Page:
2011-09-12, 08:18 PM
That's helpful, Bearpunch. Thanks!

2011-09-12, 08:25 PM
Sure enough, and just like Xefas said, ask your players what they want for their characters.

Kol Korran
2011-09-13, 04:12 AM
the thing is, not all playerslike to invest in the plot, story or world. some come just for the company, laughs, and the occasional cool moments (i think your cleric may be one), some come for combat, excitment, and getting to kill stuff, their relevence doesn't matter (the wizard?), and some may or may not know what they are there for, usually silent kind of people (perhaps your ranger). some just really love to build their characters and watching them evolve (crunch or flfuf wise) all of my assumptions on your players are very very flimsy at best, but you get what i mean.

as xefas said, you can ask them what they'd like, but i did try this in my own gorup, and got varied responses: "i want twists and turns for my character, making her battle her inner morals, purgging her into a fiery tool of the gods!", "i want to slay the dragon, give me cool battles!", "i don't really know... i want to build her to an ultimate magus. a power housee of spells! yeah, that'd be cool!", "and "look, i just want to play my secret, and see how others react... taking it slowly, you do your thing, i'll do mine, ok?"

a few important things to remember though:
- most players are a mix of desires from the game, though one or two are more dominant. but they enjoy on occasion things out o ftheir usual "turf".
- you can get players interested more, if you combine in encounters and adventures elements from different interests into the same thing, making them conjoined. for example a certain golem might display erased signs of the wisdom god, to be replaced by similar signs, only a bit... different? is there a new wisdom god, or a secret the character doesn't know?meanwhile the golem's battle field also houses some traps, perhaps summoning minor outsiders, and the golem has some interesting capabilites and defenses, makingthe battle interesting for the wizard. (he may later find notes that this was a protortype, meanign the enemy might hold a few more advanced creations... now that would take some tactical thinking!), as the battle goes the paladin recieves a blurred vision- behind the walls of the battlefield, or in it's old clay pillars... images, screaming, tortured faces... he sees his sword, and a shout of relief, but then- great heavy darkenss... then the vision fades, the golem still raging. what to do? and the ranger... don't really know about him, perhaps a mic of types, you really needto know what this guy wants. but even if he has no real interests, maybe you can implement one- the ranger finds an old looking but ornate bow. as he takes it, a voice speaks in his head- this is an intelligent bow, with a story (and secrets) of her own, that have waited for the right hero. she has a mission for him... through the bow, develop his story and involvmant.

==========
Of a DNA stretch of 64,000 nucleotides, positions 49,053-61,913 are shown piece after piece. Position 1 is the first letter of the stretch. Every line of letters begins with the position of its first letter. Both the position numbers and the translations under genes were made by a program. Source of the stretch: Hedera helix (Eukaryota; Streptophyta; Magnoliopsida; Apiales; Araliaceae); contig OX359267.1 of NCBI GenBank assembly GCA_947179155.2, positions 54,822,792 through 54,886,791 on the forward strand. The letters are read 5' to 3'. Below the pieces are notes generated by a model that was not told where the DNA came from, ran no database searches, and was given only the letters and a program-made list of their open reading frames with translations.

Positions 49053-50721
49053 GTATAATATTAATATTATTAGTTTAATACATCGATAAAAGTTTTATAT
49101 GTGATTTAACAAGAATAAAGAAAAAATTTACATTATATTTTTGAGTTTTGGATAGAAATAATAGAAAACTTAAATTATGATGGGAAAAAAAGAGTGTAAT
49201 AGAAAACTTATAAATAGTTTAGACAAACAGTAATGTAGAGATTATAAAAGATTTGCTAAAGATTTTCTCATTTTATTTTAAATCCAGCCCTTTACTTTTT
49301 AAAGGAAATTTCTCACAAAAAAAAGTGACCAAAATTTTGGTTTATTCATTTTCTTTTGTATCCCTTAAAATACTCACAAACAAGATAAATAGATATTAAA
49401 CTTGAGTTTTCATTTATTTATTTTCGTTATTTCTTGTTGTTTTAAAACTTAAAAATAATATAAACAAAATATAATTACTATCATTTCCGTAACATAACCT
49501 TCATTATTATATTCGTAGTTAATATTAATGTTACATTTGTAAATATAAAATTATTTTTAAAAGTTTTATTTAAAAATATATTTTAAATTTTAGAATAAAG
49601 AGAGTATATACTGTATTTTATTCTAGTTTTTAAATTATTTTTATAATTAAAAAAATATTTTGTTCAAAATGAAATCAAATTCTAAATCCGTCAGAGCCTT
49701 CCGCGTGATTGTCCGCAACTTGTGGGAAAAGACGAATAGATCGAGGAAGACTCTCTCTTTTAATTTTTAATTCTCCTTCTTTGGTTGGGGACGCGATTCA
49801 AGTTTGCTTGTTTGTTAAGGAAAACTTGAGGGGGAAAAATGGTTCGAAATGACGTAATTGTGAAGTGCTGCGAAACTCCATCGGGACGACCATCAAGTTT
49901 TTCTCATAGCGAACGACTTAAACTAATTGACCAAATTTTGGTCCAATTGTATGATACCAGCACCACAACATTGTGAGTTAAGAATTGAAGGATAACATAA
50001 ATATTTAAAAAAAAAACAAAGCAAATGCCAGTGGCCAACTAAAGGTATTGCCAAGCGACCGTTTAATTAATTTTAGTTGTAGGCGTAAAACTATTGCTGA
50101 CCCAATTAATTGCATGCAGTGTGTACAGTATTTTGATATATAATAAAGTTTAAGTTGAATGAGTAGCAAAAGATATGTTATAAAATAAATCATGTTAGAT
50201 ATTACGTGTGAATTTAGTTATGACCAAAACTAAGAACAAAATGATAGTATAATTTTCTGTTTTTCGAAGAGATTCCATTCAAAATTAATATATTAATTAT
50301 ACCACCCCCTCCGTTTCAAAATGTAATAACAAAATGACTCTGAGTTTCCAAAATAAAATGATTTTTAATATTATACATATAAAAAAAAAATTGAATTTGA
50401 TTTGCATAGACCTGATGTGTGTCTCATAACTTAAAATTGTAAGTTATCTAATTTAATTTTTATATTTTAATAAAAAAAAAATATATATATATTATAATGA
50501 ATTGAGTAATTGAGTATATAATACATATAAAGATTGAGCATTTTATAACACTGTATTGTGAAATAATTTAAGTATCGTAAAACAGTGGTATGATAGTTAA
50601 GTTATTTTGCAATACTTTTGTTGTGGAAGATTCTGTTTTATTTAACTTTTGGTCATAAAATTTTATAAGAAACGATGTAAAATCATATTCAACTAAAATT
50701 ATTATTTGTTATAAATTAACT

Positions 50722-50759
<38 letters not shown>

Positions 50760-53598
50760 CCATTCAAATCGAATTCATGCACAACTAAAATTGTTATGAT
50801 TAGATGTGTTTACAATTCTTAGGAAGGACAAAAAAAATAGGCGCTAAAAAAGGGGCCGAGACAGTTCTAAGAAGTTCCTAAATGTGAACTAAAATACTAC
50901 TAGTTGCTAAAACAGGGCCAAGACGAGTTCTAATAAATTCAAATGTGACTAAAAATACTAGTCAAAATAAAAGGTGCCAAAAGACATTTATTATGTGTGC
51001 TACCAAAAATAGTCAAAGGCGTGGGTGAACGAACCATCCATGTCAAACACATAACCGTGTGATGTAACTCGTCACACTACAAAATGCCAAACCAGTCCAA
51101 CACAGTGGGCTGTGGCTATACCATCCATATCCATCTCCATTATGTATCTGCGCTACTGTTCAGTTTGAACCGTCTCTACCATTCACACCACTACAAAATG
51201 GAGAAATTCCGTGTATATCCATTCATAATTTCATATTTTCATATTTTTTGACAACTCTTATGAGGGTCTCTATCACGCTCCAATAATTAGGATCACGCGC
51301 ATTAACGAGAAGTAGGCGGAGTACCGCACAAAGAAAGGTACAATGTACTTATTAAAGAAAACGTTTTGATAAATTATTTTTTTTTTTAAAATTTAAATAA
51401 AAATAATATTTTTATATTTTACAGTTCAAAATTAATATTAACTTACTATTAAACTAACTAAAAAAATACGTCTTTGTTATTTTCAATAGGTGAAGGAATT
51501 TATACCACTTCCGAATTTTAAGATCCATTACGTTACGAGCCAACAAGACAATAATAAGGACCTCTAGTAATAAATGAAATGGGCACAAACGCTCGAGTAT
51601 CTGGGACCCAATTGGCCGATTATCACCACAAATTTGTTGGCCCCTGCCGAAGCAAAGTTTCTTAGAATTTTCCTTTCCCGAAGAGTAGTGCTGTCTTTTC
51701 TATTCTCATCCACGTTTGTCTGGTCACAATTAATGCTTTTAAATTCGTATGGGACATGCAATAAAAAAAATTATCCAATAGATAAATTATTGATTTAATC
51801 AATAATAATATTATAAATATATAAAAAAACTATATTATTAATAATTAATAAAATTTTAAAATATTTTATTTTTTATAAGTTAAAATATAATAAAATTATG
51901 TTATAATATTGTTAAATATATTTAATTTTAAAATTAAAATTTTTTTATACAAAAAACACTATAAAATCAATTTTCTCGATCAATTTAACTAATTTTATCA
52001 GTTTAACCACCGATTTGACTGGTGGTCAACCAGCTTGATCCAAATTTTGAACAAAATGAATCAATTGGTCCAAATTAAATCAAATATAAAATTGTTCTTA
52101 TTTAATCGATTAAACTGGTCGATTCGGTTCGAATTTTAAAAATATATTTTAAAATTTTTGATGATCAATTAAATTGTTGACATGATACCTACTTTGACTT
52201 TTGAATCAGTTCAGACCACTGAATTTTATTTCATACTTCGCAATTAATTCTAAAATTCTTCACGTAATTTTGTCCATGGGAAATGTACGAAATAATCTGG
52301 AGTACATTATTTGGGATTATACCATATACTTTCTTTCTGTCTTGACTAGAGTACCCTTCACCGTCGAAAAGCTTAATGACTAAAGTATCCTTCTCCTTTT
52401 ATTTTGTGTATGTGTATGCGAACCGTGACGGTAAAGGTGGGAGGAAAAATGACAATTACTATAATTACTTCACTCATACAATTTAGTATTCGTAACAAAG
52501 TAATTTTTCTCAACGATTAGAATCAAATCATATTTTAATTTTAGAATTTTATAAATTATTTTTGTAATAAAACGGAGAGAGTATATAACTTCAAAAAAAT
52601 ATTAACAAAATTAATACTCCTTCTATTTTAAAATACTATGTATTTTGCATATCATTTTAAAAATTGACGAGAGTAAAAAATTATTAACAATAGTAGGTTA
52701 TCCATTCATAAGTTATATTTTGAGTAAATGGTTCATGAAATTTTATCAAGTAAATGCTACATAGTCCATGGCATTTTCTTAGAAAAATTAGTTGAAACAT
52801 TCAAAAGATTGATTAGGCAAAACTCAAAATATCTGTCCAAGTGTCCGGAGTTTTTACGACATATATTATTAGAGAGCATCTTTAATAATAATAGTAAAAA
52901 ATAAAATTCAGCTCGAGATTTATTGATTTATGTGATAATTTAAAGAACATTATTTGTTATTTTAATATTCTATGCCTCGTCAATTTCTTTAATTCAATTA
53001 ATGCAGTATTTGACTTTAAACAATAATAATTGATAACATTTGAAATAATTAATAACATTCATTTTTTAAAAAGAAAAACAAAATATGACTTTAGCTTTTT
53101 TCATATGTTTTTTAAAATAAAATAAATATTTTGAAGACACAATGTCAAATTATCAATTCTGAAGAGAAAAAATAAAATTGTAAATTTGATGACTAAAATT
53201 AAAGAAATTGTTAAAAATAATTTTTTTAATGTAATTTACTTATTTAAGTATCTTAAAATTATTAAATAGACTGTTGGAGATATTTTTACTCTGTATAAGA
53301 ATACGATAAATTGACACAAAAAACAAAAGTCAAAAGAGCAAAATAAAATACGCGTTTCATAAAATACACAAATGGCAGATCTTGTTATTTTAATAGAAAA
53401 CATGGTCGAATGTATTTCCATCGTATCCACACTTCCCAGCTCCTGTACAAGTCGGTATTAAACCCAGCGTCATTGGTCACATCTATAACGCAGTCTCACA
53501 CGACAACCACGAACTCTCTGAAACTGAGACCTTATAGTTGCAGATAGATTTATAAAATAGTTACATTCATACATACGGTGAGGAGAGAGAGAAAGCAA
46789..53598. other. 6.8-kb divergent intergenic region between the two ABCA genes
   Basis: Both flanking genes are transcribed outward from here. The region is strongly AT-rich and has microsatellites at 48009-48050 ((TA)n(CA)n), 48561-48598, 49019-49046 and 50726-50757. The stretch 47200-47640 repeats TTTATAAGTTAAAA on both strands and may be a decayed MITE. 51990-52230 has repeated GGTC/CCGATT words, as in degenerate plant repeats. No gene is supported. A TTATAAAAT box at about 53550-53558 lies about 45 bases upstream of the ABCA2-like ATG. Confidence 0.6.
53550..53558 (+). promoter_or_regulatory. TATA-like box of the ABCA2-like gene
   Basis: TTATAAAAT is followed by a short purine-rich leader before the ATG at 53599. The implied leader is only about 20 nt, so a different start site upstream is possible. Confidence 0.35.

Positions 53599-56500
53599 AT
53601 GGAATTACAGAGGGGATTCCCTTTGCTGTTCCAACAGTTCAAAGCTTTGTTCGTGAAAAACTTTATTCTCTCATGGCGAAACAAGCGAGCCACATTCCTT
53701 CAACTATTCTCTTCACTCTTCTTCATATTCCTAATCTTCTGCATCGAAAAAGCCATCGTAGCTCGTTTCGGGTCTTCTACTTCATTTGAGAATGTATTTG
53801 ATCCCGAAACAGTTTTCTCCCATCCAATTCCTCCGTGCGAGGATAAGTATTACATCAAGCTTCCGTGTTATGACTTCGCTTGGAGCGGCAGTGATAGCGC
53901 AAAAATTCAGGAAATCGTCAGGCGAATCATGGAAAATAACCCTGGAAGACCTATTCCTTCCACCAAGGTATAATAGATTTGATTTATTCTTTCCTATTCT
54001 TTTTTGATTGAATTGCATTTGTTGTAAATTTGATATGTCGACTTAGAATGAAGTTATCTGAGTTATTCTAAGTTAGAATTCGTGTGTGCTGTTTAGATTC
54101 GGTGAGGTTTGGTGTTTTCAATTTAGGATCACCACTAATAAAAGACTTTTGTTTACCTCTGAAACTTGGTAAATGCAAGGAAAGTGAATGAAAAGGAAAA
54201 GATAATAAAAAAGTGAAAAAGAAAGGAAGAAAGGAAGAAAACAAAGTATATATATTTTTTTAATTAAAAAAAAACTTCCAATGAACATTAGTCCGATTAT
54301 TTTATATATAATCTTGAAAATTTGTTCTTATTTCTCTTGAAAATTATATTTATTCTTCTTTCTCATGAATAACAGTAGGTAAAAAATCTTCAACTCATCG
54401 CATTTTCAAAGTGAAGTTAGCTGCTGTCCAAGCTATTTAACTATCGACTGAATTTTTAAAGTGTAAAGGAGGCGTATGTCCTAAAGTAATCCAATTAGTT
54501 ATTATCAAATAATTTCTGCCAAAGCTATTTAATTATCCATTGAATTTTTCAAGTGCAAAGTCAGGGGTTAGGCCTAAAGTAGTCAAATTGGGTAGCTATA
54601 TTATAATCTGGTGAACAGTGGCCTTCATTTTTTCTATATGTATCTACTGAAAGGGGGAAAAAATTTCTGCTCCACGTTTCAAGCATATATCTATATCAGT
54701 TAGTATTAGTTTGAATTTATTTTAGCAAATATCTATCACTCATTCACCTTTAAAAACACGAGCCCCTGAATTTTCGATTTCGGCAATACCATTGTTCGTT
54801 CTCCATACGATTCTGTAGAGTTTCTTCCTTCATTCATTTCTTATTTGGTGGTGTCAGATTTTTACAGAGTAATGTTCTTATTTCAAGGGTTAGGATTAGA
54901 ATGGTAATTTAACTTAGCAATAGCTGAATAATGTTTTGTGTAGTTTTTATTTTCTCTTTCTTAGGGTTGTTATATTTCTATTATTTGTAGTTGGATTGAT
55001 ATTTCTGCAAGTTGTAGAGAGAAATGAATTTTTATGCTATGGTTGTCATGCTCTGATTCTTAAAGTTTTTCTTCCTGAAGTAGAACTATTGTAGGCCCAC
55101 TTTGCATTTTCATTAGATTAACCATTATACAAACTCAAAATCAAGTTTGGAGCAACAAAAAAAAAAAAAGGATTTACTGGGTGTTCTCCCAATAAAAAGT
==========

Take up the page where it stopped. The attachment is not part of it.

but waht is really cool to pull off? get all these pieces somehow mixed together, be tightly related, so one person's interest is involved in another's, making them a more coherent group, caring about each other's goals making them an actual party. this is the stage where the game blossoms.

- not all encounters and adventures have to involve the players from head to toe, but try to provie at least 3 such moments for player for session, andyou're golden.

hope this made sense, and that it helps. goodluck!